Borg told reporters at a press conference that the Swedish economy had stabilized somewhat in recent months and that he expected a degree of normalization during 2012.
“But the situation is still uncertain. It’s a bit like the weather in April,” he told reporters.
The government slashed its 2012 growth forecast in the spring budget from 1.3 percent to a mere 0.4 percent due to “problems in the public finances of several euro[zone] countries”.
Despite the much-reduced growth forecast, the finance ministry warned further that “there is still a risk of poorer growth”.
As a result, Borg explained that the government planned to emphasize stronger safety margins ahead of new reforms.
“The government continues to put jobs and welfare first. Apart from managing the direct consequences of the debt crisis, the government needs to tackle the challenges facing Sweden,” Borg said in a statement.
“This requires measures to achieve permanently higher employment and lower equilibrium unemployment, more robust welfare, better conditions for business and a more sustainable climate.”
While the Swedish economy is expected to grow at a rather meager rate in 2012, the government expects economic growth to pick up considerably the following year, with GDP growth expected to climb to 3.3 percent in 2013 before reaching a 3.7 percent annual growth rate in 2014, just in time for the next parliamentary election.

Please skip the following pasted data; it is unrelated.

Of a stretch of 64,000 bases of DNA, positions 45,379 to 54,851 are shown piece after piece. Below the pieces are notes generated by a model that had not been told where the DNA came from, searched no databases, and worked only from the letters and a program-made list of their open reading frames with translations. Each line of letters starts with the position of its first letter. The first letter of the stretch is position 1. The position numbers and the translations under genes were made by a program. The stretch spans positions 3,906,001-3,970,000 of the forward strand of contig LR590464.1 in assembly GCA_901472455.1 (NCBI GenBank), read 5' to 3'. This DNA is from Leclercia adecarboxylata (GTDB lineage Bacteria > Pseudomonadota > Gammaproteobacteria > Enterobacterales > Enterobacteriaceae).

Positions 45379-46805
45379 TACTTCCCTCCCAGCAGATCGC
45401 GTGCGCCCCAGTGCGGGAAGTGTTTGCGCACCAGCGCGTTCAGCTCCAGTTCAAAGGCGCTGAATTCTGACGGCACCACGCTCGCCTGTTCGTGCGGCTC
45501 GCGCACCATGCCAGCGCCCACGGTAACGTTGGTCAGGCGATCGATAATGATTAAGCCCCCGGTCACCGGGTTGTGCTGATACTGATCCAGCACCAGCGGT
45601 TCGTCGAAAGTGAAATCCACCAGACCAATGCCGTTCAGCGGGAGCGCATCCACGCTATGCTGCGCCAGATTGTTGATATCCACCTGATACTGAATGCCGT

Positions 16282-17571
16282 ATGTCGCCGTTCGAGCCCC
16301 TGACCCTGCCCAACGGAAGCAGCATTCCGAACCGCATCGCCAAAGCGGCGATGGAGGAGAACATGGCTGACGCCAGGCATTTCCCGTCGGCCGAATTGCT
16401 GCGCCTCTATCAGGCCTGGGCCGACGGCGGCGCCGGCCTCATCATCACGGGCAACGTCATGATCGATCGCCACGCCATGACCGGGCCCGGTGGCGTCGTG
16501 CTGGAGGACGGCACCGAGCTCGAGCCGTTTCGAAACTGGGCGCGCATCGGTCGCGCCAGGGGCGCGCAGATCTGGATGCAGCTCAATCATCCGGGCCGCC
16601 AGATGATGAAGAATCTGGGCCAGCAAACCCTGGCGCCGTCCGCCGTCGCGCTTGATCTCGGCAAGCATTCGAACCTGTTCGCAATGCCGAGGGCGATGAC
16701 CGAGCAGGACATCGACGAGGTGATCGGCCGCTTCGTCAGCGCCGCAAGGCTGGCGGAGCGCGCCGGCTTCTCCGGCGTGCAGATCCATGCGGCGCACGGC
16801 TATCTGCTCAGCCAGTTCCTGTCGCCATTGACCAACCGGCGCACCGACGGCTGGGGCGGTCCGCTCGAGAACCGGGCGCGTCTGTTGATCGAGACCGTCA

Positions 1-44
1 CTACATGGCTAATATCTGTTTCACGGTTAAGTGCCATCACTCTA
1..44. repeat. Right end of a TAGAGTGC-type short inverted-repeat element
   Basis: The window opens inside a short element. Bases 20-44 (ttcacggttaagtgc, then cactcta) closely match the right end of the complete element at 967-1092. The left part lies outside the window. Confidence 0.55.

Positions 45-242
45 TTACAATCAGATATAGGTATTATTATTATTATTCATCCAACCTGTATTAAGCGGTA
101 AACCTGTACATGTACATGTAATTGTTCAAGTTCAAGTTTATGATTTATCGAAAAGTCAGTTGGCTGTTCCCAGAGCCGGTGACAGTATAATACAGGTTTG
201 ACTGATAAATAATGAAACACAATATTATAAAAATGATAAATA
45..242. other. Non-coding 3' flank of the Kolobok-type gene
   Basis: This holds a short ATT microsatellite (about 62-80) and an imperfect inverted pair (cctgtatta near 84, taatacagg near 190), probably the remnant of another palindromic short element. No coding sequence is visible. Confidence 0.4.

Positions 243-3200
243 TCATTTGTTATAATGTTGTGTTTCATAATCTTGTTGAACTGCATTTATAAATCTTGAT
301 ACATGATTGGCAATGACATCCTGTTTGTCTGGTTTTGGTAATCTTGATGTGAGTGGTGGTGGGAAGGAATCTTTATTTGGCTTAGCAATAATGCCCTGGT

Unemployment, meanwhile, is expected to peak at 7.8 percent on 2012, before dropping slightly to 7.7 percent in 2013 and 6.9 percent in 2014.
“Considering what had been feared, this is a little sigh of relief,” said Borg.
But the forecast was criticized by some analysts as being too optimistic.
“I think it’s an appropriate forecast for 2012, but a strange forecast for 2013. It seems inappropriately high,” Cecilia Hermansson, the head economist at Swedbank, told TT.
“There are big problems in Europe which aren’t going to be fixed in a year. There are few other forecasters that have such strong growth.”
Hermansson also questioned Borg’s unemployment forecast arguing it was likely to remain high for “several years” and that the government should have devoted more money to infrastructure and employment programmes.
During a parliamentary debate following the unveiling of the budget, Borg answered criticism that the government’s budget did too little.
“It would be careless in this situation to have a discussion about spending cuts and tax hikes,” he said.
“We can’t be sure that the crisis won’t come back. We should be careful, we should create safety margins.”
But Social Democrat MP Fredrik Olovsson emphasized that employment issues are what matter to voters.
“The spring budget doesn’t provide much hope. The government’s policies are going to lead to persistent high unemployment,” he said, adding that around 400,000 Swedes are out of work.
Meanwhile, the Green Party’s Per Bolund attacked the government for failing to tackle youth unemployment.
“Instead of a finance minister, we have a statistics minister who seems more interested in explaining away unemployment than doing something about it,” he said.